Graduation Anniversary

Mulling over the significance and personal impact of my college graduation — which happened a year ago last week — has largely dominated my internal monologue in the last twelve months.

I’ve never been big on anniversaries for anything. In high school, I laughed at couples who celebrated their “month-iversaries.” The anniversary of my mom’s death has become more meaningful as my memories of her fade, but that’s more about time passing in general than a specific number of days or months or years.

Even so, I vaguely expected (maybe hoped for?) some sort of insight from the arrival of the date marking one year since graduation. Some measure of closure, maybe. The core of my struggle has been the discrepancy between society’s high value and enthusiastic celebration of graduation (it’s the launching point for the entirety of your adult life!), and my contrasting spiral into a frustrated and confused depression upon experiencing said important life event. I still hate that I struggle so much to reconcile those perspectives, but I have gained — at the very least — some understanding of why it happened/is happening. I’m not quite ready to blog about those complex and deeply personal reasons (most of which are directly linked to my ego). But I can now express some hope for the future, which I was completely unable to do six months ago.

I’m sloooowly setting up a life in Nashville, and I carefully keep in mind things I can look forward to here:

  • I have friends from my restaurant job
  • I have several “friends of friends” connections that I can leverage to make more friends
  • I can afford my own apartment, which I am extremely excited to set up and decorate
  • I have several professional connections that I am hopeful will lead to a full-time job
  • Nashville always has fun events happening, and I know where and how to find them — and I have the energy to go!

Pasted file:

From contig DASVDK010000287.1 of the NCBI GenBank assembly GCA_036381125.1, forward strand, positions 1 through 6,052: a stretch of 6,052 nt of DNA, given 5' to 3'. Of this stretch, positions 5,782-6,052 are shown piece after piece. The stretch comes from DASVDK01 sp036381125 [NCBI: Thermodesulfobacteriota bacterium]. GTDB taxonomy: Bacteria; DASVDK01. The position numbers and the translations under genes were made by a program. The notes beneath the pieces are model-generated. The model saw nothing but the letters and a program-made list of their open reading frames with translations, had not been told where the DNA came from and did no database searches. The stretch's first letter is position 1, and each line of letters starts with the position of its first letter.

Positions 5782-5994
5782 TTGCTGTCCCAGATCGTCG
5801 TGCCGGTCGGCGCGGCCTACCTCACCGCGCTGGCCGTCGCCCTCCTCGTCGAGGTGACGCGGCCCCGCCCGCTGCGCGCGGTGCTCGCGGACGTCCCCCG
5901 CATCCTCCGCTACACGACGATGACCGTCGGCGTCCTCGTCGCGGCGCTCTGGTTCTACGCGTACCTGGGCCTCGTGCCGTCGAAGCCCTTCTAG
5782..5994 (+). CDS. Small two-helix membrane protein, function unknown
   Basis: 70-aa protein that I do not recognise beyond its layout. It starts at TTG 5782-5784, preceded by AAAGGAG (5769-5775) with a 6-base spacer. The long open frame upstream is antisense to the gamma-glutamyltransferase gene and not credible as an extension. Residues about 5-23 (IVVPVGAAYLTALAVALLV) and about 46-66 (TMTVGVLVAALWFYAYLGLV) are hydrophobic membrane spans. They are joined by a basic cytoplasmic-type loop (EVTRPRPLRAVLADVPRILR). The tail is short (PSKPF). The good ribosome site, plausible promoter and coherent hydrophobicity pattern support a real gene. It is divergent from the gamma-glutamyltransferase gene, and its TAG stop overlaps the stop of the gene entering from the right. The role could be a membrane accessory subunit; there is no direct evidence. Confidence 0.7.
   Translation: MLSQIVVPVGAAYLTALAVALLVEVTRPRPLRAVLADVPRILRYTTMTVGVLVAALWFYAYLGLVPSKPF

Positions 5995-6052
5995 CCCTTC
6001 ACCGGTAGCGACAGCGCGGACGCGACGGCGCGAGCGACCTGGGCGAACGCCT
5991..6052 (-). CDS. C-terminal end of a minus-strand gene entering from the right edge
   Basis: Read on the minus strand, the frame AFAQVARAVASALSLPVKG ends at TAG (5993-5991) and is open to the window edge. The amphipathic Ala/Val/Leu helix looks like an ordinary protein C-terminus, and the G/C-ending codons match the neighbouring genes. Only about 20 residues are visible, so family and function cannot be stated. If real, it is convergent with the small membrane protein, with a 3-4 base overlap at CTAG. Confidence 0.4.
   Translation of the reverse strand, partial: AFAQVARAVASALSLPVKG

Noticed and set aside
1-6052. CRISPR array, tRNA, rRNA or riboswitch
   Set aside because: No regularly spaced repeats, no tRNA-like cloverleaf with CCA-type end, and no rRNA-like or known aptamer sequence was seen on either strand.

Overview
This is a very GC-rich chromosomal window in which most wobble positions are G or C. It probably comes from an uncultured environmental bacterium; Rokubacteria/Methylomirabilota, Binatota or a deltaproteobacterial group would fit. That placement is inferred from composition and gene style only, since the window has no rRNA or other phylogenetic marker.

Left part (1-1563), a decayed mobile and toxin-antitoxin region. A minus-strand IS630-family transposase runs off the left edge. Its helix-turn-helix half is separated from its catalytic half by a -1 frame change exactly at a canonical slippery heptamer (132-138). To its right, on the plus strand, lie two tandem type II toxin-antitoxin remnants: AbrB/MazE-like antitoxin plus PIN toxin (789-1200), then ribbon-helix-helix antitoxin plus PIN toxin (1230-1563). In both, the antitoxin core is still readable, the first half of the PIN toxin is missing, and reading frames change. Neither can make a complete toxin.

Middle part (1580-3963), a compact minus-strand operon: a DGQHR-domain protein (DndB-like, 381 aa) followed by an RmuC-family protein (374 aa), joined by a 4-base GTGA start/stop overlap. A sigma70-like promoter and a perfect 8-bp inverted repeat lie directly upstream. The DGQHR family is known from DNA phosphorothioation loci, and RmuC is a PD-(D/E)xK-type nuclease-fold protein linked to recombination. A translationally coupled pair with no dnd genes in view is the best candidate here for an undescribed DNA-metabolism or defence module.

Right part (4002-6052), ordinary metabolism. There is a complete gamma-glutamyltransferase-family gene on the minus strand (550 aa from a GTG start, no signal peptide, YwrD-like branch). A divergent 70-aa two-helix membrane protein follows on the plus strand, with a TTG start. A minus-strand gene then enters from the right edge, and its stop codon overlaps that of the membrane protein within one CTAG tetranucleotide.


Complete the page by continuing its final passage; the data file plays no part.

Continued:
• I have friends in nearby Chattanooga, friends with whom I can plan camping trips
  • I’m plugged into the UNC alumni community, through which I can make more friends
  • I know of several opportunities for the type of volunteering/community service that I enjoy
  • There are many cafes, restaurants, breweries and bars to check out — I’m far from being able to say what my favorite places are
  • I can run the Rock & Roll half marathon next year, with a better time — OR run the full marathon 🙂
  • Flying home is quick and easy
  • Nashville has so many pretty parks that are perfect for hammocking and reading
I guess what this list shows is that I’m learning how to focus on the future rather than the past. For me, graduation was like getting dumped — but I reacted like my boyfriend had died. It took me a long time to stop dwelling on the good times that were over. I’m still not completely healed, but I’ve trained my mind to not go there anymore, which helps me not hate life as I experience it. Quitting my first job and moving to Nashville was largely about gaining enough calm and space to rebuild a stable psyche, and I’m happy that I’ve been succeeding at meeting that fundamental need. Happy to report that emotional breakdowns are occurring no more than twice a month! Which is a huge improvement from every day, as it were in Austin. 
So….. one year after graduation, I can finally say: here’s to horizons, hazy as they may be.
Blue Ridge Mountains, Dec. 2015